Murray & Hughes for the Complainant.
Nicholas & Breckinridge for the Defendant.
It was contended by the counsel for the complainant: That it was not material to enquire whether the complainant's entry was surveyed exactly right or not. For it would be admitted, that, let his entry be laid off in any form including all the objects called for, which are established by the testimony, and running North East for quantity, it would include all the land in dispute.
The entry of the defendant, they contended, was vague and uncertain. it called for a distance from Bullitt's lick, on the South side of Salt River without giving any course.
But admitting the place claimed was the one intended, and was properly described, the survey was improperly made.
The Beech tree marked I.R. could not be considered as sufficiently identified, and the spring running a South East course, was too far from the clearing or improvement, to be considered in ascertaining the mode in which the survey ought to have been in a square form, the lines running to the cardinal points; and the cabbin and cleared land in the centre.
For the defendant it was urged, that the entry of the complainant ought to be taken as it stood before the marginal notes were made.
The law directed, that entries should be made by the surveyor in a book to be kept for that purpose, in which there should be kept no blank leaves, or spaces between the different entries. Chanc. Rev. 95, Sec. 3.
The intention of the legislature was certainly to prevent entries being altered.
And if entries could be amended at all, the amendment ought to be made by another entry in the body of the book, the date of which would appear.
If it might be done by a marginal note, a surveyor, amongst whom the greatest speculators were to be found, might, at a late period, have made a young vague entry special, by a marginal note, without a probability of discovery as to the time of the amendment.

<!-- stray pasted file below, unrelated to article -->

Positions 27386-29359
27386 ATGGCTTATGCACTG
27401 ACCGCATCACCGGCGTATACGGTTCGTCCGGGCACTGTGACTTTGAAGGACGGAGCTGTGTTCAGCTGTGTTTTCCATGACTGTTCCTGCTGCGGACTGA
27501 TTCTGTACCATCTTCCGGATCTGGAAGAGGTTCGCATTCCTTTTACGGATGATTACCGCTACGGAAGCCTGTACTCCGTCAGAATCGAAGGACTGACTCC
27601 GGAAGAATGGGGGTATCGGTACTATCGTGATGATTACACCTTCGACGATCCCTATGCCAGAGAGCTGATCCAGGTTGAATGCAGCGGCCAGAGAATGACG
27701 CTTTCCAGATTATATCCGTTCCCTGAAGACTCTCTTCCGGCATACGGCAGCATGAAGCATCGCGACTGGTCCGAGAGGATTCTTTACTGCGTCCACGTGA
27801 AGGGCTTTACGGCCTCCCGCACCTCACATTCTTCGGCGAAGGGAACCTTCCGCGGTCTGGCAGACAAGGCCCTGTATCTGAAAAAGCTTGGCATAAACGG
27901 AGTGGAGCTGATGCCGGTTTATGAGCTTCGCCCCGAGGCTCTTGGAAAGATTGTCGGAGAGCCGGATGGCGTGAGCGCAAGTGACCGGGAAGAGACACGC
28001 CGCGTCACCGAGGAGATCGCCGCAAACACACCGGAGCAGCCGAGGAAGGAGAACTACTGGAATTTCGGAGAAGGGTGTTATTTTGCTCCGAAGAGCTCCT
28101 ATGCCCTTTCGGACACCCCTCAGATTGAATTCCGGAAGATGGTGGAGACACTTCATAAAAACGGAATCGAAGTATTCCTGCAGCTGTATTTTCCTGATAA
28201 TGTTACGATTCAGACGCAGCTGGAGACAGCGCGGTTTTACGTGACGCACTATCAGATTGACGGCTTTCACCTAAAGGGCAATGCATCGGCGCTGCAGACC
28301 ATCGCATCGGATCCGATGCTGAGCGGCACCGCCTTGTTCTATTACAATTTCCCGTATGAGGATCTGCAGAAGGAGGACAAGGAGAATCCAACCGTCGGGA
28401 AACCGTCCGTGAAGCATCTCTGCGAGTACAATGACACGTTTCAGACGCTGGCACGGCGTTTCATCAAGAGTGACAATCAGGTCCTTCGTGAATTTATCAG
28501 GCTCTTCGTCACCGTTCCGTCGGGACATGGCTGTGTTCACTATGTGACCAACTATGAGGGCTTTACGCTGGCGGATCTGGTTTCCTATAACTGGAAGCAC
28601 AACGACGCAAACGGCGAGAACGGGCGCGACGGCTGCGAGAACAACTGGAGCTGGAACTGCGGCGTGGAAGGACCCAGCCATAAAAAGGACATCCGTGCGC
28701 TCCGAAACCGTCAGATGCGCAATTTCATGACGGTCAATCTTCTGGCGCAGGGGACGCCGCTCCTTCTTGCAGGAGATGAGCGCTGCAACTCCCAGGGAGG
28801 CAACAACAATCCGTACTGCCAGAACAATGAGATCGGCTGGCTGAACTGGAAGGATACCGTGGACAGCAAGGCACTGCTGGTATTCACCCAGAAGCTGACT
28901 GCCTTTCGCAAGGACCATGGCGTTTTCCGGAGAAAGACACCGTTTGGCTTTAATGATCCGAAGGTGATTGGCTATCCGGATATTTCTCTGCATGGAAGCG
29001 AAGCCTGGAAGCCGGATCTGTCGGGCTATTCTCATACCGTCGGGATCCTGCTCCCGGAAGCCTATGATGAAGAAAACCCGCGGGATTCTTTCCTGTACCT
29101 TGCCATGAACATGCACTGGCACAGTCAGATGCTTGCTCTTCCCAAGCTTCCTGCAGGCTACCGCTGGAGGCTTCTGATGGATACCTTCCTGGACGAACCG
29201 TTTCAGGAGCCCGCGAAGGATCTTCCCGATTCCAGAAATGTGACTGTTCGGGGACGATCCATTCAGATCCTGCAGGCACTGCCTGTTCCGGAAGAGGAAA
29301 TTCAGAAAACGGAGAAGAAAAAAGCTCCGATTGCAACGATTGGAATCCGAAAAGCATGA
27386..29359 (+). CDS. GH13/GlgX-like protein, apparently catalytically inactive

The alterations made in this entry by the marginal notes; it was alledged were two. First, As to the beginning. The entry, before it was altered, called for beginning at the Long lick, on the South side of Long lick run, which was altered to east side. And—Secondly, In the call of course for quantity, which in the entry unaltered stood South East, but was changed to North East.
The entry as unaltered, called for the Long Lick on the South side, to extend up and down the run, to include the Ash cabbin and marked trees, and to run South East for quantity.
It ought to have been surveyed on both sides of the run, to run up and down equal distances, and barely to include the objects, and extending to the South East for quantity.
The manner in which the defendant ought to have been surveyed depended upon the court's opinion as to the proof of the objects.
If the cabbin only was established, that ought to have been the centre of a square, with lines running to the cardinal points.
If the Beech stump was proved to be the stump of the tree on which the letters IR were marked, the centre ought to have been half way between those objects.
And if the spring at 10 was proved, the centre ought to have been taken between the three objects.
It was said for the complainant in reply: That as no fraud was either charged or proved, as to the amendment of the entry by marginal note, and as the amendment was made by a sworn officer, it would not be presumed.
And if the amendment was fairly made, it operated as well as notice, as if made in the body of the book.
At the last term the following interlocutory decree was pronounced: